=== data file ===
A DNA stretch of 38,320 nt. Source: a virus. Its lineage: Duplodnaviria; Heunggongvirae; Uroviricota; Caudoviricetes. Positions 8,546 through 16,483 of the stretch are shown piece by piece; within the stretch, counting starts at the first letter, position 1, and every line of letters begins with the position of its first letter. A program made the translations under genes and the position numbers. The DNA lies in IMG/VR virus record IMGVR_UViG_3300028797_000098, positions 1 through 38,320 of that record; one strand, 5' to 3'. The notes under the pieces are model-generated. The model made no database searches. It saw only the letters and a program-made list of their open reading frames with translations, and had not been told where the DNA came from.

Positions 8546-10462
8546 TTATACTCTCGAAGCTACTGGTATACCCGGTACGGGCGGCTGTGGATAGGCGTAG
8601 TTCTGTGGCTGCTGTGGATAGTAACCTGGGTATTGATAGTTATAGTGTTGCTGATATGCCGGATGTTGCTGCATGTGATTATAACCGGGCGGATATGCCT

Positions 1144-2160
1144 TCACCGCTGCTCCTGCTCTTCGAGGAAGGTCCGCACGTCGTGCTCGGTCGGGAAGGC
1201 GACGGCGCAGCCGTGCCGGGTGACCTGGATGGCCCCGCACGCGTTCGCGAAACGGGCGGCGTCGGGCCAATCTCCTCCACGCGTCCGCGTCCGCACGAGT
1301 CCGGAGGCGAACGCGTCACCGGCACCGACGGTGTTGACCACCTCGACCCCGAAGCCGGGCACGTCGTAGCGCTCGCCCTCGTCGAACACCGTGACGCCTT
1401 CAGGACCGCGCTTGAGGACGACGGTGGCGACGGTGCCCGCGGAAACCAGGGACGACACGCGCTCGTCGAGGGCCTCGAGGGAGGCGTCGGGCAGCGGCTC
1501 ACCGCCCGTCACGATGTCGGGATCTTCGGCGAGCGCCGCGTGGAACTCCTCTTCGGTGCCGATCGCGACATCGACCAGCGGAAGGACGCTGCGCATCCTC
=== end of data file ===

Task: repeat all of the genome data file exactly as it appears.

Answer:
A DNA stretch of 38,320 nt. Source: a virus. Its lineage: Duplodnaviria; Heunggongvirae; Uroviricota; Caudoviricetes. Positions 8,546 through 16,483 of the stretch are shown piece by piece; within the stretch, counting starts at the first letter, position 1, and every line of letters begins with the position of its first letter. A program made the translations under genes and the position numbers. The DNA lies in IMG/VR virus record IMGVR_UViG_3300028797_000098, positions 1 through 38,320 of that record; one strand, 5' to 3'. The notes under the pieces are model-generated. The model made no database searches. It saw only the letters and a program-made list of their open reading frames with translations, and had not been told where the DNA came from.

Positions 8546-10462
8546 TTATACTCTCGAAGCTACTGGTATACCCGGTACGGGCGGCTGTGGATAGGCGTAG
8601 TTCTGTGGCTGCTGTGGATAGTAACCTGGGTATTGATAGTTATAGTGTTGCTGATATGCCGGATGTTGCTGCATGTGATTATAACCGGGCGGATATGCCT

Positions 1144-2160
1144 TCACCGCTGCTCCTGCTCTTCGAGGAAGGTCCGCACGTCGTGCTCGGTCGGGAAGGC
1201 GACGGCGCAGCCGTGCCGGGTGACCTGGATGGCCCCGCACGCGTTCGCGAAACGGGCGGCGTCGGGCCAATCTCCTCCACGCGTCCGCGTCCGCACGAGT
1301 CCGGAGGCGAACGCGTCACCGGCACCGACGGTGTTGACCACCTCGACCCCGAAGCCGGGCACGTCGTAGCGCTCGCCCTCGTCGAACACCGTGACGCCTT
1401 CAGGACCGCGCTTGAGGACGACGGTGGCGACGGTGCCCGCGGAAACCAGGGACGACACGCGCTCGTCGAGGGCCTCGAGGGAGGCGTCGGGCAGCGGCTC
1501 ACCGCCCGTCACGATGTCGGGATCTTCGGCGAGCGCCGCGTGGAACTCCTCTTCGGTGCCGATCGCGACATCGACCAGCGGAAGGACGCTGCGCATCCTC